It is not so much the rejection of Jesus, writes Klinghoffer, as "the rejection of Paul, or rather of Paul's conception of Jesus Christ, [that] was the very turning point of Western history." Paul argued that non-Jews who accepted Jesus as their savior were freed from observing the burdensome commandments imposed on Jews, e.g., circumcision, not working on the Sabbath, dietary restrictions, and so on. In this way, belief in Jesus became incompatible with observing Jewish law, insofar as salvation now could not be obtained through keeping the commandments but only through faith in Jesus. As Paul stated in Galatians (2:21), "If righteousness could come through the law, Christ died in vain." To accept Jesus was to concede that Jewish law was obsolete, that it had been countermanded by a new covenant with God. Believing Jews, who thought that theirs was an eternal law, were unwilling to do this.

It is precisely the abandonment of Jewish law, however, that made possible Christianity's amazing success in converting pagans. In the words of Edward Gibbon, "Christianity offered itself to the world, armed with the strength of the Mosaic law, and delivered from the weight of its fetters." Christianity (like Judaism) offered "an exclusive zeal for the truth of religion, and the unity of God," but unlike Judaism, Christianity did not demand that its adherents take upon themselves a "variety of trivial though burdensome observances" that were "so many objects of disgust and aversion for…other nations."

In this context Klinghoffer argues for the world-historical significance of the Jewish rejection of Jesus and Paul. For had the Jews accepted Jesus, the Jesus movement would have remained a small Jewish sect, because belief in Jesus would have been added onto continued observance of the Jewish law, instead of justifying the abrogation of that law.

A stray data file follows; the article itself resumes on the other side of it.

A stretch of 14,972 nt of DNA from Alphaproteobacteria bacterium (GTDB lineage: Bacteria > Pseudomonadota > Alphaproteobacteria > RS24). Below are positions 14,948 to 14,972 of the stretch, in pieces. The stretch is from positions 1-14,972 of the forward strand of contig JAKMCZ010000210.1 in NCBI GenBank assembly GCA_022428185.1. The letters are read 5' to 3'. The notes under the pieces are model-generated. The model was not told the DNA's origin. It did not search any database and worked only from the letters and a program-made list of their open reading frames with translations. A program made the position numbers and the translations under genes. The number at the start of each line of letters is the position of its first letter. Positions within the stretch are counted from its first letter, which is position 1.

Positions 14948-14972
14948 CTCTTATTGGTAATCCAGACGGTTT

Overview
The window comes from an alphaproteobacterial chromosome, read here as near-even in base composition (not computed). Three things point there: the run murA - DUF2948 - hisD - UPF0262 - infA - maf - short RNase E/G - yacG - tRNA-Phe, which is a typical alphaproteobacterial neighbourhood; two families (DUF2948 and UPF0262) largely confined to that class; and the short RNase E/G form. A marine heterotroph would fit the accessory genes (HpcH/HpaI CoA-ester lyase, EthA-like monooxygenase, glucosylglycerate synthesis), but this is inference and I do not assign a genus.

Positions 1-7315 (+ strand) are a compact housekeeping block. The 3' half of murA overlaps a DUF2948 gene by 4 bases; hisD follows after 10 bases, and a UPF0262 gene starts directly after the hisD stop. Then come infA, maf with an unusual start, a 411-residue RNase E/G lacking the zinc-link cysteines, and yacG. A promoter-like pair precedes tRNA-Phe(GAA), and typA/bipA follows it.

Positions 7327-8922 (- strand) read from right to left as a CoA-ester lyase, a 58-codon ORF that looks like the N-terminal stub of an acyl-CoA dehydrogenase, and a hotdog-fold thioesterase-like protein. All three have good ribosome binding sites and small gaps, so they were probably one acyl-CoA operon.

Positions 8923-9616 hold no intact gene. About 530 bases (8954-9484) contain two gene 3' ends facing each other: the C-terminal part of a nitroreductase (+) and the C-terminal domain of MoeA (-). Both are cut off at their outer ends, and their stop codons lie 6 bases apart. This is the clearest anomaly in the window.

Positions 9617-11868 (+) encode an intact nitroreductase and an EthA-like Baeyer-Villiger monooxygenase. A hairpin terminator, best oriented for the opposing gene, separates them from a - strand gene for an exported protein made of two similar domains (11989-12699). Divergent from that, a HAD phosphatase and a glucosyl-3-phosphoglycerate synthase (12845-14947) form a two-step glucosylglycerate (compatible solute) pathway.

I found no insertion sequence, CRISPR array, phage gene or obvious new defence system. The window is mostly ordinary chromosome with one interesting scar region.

Because the commandments can be conceived as burdens, Judaism was "never designed to be a mass religion." A "Jewish" Christianity, a Christianity mandating continued observance of the commandments, "would have stood as much chance of taking hold of huge numbers of people as a church nowadays that asks all members to earn a master's degree in theology."

Had the Jews embraced Jesus, Klinghoffer plausibly argues, pagans would not have done so. Thus the creation of a Christianized Europe paradoxically depended on the Jewish rejection of Jesus. Klinghoffer declares: "If you value the great achievements of Western civilization and of American society [an outgrowth of Christianized Europe], thank the Jews for their decision to cleave to their ancestral religion instead of embracing the rival teachings of Jesus and his followers." And, one might add, thank Jesus and Paul for promulgating a monotheistic religion that civilized the West. Klinghoffer evidently rejects the Jewish sage's view that Jesus "accomplished nothing which can actually be seen."